From there I made my way to Qantab, an area close to Muscat, to Bait al Bilad. This fully restored village house is now home to a cooking school that offers Omani cooking classes on the beach.
One of the hidden gems in the Arabian Peninsula, Oman is an enchanting place boasting rugged coastlines, a rich architectural heritage and vast deserts.
The classes are taught by two local women, Fatima and Badriyah, with the help of a translator named Anna who is a gifted bridge between their food culture and my own. When it was time for my class, I learned how to prepare local specialties like Chicken Kabuli (chicken with rice) and Marak Samak, a coconut curry with Kingfish. I also prepared green beans in a tomato curry with traditional accompaniments of Raita (yogurt and cucumber salad) and Rokhal, a tasty flatbread.
Fatima and Badriyah were incredibly nurturing and patient as they walked me through how to make this paper-thin bread. I was enthralled by their dexterity—and even worried that I could not make the bread on my first try. But they made it look easy, skillfully taking the elastic dough, touching it to a searing hot pan and letting it crisp. With a paint chipper, they peeled it off. The bread was scalding. I wished my hands were heatproof like theirs.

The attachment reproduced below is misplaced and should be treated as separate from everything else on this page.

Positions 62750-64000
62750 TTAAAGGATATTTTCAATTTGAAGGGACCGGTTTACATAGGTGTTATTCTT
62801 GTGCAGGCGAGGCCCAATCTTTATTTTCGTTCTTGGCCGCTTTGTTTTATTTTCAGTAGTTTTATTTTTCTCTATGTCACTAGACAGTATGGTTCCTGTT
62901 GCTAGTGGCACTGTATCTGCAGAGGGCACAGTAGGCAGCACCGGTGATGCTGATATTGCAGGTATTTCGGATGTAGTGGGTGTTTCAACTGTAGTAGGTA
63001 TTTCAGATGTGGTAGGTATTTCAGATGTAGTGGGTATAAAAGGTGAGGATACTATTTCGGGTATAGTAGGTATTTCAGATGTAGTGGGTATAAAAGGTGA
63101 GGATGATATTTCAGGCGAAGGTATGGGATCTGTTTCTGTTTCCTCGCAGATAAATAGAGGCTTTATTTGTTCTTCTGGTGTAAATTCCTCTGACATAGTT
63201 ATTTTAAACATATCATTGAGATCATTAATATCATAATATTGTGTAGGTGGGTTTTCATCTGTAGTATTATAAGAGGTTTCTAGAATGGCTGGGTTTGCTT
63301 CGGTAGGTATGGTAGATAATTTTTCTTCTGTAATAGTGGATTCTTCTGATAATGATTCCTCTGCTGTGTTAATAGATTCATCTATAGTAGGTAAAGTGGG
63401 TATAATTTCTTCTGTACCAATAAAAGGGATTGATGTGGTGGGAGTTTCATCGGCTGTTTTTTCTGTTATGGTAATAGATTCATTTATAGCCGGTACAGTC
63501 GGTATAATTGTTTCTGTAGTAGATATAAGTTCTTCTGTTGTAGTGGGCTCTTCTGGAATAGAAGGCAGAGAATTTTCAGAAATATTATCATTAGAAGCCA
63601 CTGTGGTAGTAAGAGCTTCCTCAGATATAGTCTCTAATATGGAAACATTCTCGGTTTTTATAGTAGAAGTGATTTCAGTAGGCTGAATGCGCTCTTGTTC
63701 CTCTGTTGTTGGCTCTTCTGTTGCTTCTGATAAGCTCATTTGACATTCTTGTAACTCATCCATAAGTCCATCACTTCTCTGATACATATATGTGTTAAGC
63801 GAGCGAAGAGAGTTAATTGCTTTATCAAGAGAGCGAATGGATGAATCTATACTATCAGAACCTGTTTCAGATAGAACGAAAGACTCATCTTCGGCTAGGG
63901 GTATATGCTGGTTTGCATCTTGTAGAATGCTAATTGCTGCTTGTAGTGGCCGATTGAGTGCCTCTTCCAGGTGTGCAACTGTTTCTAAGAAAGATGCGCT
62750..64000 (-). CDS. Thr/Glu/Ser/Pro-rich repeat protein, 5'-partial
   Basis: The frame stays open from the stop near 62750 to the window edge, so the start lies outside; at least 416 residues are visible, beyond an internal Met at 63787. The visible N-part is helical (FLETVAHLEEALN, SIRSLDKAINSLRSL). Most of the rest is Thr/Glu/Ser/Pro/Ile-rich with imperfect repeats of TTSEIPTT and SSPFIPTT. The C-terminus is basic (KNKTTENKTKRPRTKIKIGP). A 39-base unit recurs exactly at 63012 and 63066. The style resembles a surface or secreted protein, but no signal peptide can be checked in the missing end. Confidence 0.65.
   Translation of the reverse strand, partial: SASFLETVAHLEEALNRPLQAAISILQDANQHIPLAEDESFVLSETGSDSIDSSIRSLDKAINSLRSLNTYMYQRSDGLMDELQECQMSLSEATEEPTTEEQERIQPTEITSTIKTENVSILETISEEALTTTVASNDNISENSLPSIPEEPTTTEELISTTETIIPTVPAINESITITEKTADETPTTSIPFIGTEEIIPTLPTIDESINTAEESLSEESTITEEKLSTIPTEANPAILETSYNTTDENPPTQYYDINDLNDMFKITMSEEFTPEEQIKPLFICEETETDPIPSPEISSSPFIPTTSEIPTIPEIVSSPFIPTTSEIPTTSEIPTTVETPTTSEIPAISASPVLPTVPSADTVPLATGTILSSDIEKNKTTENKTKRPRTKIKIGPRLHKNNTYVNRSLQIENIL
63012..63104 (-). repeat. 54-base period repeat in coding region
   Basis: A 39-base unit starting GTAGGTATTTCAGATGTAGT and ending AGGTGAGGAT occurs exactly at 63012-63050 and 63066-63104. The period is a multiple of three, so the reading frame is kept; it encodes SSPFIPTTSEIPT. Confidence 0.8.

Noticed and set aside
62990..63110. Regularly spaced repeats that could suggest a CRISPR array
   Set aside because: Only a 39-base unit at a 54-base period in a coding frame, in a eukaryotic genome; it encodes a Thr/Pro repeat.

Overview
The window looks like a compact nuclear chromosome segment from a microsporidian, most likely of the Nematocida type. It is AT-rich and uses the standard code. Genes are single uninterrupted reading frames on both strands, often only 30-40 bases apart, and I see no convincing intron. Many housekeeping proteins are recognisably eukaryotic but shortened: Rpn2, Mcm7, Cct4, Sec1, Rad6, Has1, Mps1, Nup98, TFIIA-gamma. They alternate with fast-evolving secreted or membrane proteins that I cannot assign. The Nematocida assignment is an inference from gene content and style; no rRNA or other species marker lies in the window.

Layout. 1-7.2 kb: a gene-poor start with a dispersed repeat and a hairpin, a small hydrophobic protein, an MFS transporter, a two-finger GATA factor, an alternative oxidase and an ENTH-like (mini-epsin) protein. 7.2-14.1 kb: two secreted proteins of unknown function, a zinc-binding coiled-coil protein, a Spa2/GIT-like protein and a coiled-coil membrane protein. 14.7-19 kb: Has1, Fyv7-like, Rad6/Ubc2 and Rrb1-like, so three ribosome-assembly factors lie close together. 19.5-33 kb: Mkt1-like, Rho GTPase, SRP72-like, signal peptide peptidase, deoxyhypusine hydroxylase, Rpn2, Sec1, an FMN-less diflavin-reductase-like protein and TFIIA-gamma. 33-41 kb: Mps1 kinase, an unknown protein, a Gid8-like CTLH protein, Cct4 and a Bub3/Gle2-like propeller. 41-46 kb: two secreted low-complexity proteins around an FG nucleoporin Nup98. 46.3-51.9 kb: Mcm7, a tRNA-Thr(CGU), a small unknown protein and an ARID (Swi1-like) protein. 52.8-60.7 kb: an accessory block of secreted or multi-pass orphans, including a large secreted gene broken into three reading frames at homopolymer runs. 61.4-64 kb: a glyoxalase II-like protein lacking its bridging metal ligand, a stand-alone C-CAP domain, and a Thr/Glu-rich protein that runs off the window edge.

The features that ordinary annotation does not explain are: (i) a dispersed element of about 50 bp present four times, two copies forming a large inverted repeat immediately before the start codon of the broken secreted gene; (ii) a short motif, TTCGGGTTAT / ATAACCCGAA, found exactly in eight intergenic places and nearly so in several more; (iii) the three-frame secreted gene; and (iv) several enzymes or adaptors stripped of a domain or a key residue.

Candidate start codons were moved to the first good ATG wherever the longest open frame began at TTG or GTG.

After hours of cooking, I was finally able to feast on everything we had created together! As I savored each bite, I came to a new appreciation for the culinary traditions of this beautiful land and the proud women from the village that showed such dedication to authentic cooking. Sipping on a cup of Kahwa, Omani coffee, I noted the faint aroma of cardamom and breathed deeply. This was an experience I needed to bring home and share with others.
Born in India and raised in Atlanta, Chef Palak Patel grew up surrounded by traditional Indian cuisine. As her love of all things culinary expanded, she experimented with food, marrying the flavors of her native country with those of her adopted one. Her zest for travel further broadened her flavor palate as she globe-trotted, feasting on everything from local street food to la haute gastronomie. Palak shares these experiences as a TV personality, writer and one of the food industry’s newest and sassiest rising stars, gaining critical acclaim from victories in shows like Chopped and Beat Bobby Flay on Food Network. Palak also battled it out against 24 other seasoned chefs in the Sears Chef’s Challenge, winning $20,000 for the Los Angeles Food Bank. Palak has been a guest on multiple Food Network shows, Marie Claire’s The Fix and Bravo’s Blood, Sweat and Heels. She has been featured in Chicago Tribune, Los Angeles Times and India Abroad, and is a regular food and travel contributor to Table Magazine. Palak also has partnered with high-profile brands such as BMW and Barclays to curate menus for large events, HelloFresh as a guest chef and Mashable about creating a personal brand. Learn more, and contact us to book Chef Palak Patel.